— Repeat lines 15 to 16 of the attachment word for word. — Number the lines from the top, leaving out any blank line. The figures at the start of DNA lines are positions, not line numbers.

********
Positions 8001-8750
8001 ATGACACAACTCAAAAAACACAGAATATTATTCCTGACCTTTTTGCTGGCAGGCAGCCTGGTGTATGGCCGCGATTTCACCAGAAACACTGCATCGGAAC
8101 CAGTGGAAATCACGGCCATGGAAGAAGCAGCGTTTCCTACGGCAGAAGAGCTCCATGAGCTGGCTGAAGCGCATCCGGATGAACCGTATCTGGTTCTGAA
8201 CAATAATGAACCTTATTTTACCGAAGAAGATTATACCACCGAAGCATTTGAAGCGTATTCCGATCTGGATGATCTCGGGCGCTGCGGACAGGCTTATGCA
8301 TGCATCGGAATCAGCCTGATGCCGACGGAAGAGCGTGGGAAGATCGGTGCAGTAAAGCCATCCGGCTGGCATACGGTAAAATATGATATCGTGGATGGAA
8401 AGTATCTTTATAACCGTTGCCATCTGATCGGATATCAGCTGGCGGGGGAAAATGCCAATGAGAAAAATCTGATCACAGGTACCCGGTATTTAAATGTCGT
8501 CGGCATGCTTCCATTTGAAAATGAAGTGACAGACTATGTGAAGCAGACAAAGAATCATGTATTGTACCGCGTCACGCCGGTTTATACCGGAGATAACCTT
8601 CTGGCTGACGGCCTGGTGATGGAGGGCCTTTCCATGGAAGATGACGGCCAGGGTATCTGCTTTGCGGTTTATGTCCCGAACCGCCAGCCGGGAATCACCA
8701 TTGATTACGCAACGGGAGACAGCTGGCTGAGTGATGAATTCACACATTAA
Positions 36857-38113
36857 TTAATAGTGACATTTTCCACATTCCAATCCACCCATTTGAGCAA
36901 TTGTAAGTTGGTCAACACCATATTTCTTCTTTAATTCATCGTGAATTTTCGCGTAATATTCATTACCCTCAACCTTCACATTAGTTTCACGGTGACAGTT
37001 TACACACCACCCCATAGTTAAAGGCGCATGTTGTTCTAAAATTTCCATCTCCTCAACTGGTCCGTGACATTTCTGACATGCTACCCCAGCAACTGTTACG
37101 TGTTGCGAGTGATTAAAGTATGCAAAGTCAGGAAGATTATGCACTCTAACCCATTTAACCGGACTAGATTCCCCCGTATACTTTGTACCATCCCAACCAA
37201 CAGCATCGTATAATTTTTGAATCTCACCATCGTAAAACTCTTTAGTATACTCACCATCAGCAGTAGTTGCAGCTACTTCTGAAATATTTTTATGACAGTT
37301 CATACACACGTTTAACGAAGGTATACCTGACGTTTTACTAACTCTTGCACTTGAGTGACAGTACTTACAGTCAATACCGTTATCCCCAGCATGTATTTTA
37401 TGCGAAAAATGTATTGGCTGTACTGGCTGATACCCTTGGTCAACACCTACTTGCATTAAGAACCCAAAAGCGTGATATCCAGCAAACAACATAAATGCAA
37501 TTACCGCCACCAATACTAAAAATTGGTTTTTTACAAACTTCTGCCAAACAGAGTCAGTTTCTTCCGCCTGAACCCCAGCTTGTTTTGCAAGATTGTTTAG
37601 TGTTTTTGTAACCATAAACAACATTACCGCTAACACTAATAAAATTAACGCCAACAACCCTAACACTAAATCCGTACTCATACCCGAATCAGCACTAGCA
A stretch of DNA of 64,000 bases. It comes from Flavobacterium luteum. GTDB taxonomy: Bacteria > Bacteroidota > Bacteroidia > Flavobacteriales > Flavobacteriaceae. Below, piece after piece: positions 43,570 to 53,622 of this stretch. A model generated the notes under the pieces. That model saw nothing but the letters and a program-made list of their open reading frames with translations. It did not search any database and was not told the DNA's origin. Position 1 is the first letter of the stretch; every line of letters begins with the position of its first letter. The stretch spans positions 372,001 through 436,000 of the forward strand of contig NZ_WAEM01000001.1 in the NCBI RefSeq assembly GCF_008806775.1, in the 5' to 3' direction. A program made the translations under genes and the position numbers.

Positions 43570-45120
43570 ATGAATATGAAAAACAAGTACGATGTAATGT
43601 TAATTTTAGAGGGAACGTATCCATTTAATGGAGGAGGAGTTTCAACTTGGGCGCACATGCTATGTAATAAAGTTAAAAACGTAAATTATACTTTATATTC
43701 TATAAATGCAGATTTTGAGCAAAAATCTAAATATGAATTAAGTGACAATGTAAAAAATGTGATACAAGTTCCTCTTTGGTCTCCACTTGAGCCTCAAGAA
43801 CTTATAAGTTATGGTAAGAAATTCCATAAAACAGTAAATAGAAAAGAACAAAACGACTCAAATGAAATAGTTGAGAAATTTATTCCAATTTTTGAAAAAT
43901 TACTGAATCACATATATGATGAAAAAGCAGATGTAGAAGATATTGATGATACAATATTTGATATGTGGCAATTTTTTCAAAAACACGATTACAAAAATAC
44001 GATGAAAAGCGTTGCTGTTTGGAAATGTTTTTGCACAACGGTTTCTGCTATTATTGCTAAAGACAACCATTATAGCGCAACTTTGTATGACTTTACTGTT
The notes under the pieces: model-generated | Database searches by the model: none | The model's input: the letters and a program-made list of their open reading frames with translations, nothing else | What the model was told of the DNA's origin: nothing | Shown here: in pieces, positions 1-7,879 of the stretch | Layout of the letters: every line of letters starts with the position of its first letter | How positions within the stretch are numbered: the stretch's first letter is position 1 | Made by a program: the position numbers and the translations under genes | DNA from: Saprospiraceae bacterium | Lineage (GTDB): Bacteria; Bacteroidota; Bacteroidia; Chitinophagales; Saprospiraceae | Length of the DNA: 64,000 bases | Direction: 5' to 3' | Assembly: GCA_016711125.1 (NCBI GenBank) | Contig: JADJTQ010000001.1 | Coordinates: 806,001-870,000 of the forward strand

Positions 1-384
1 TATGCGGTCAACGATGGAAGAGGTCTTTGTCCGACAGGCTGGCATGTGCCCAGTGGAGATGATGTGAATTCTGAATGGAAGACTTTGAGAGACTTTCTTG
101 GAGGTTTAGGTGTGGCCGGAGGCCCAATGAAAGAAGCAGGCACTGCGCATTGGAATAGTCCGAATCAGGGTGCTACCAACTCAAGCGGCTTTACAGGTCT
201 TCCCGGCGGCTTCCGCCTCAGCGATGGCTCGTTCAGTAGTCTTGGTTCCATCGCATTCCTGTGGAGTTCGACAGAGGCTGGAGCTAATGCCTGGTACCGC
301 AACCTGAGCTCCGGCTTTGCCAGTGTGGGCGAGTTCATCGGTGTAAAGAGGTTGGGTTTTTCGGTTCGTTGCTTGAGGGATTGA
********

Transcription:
37201 CAGCATCGTATAATTTTTGAATCTCACCATCGTAAAACTCTTTAGTATACTCACCATCAGCAGTAGTTGCAGCTACTTCTGAAATATTTTTATGACAGTT
37301 CATACACACGTTTAACGAAGGTATACCTGACGTTTTACTAACTCTTGCACTTGAGTGACAGTACTTACAGTCAATACCGTTATCCCCAGCATGTATTTTA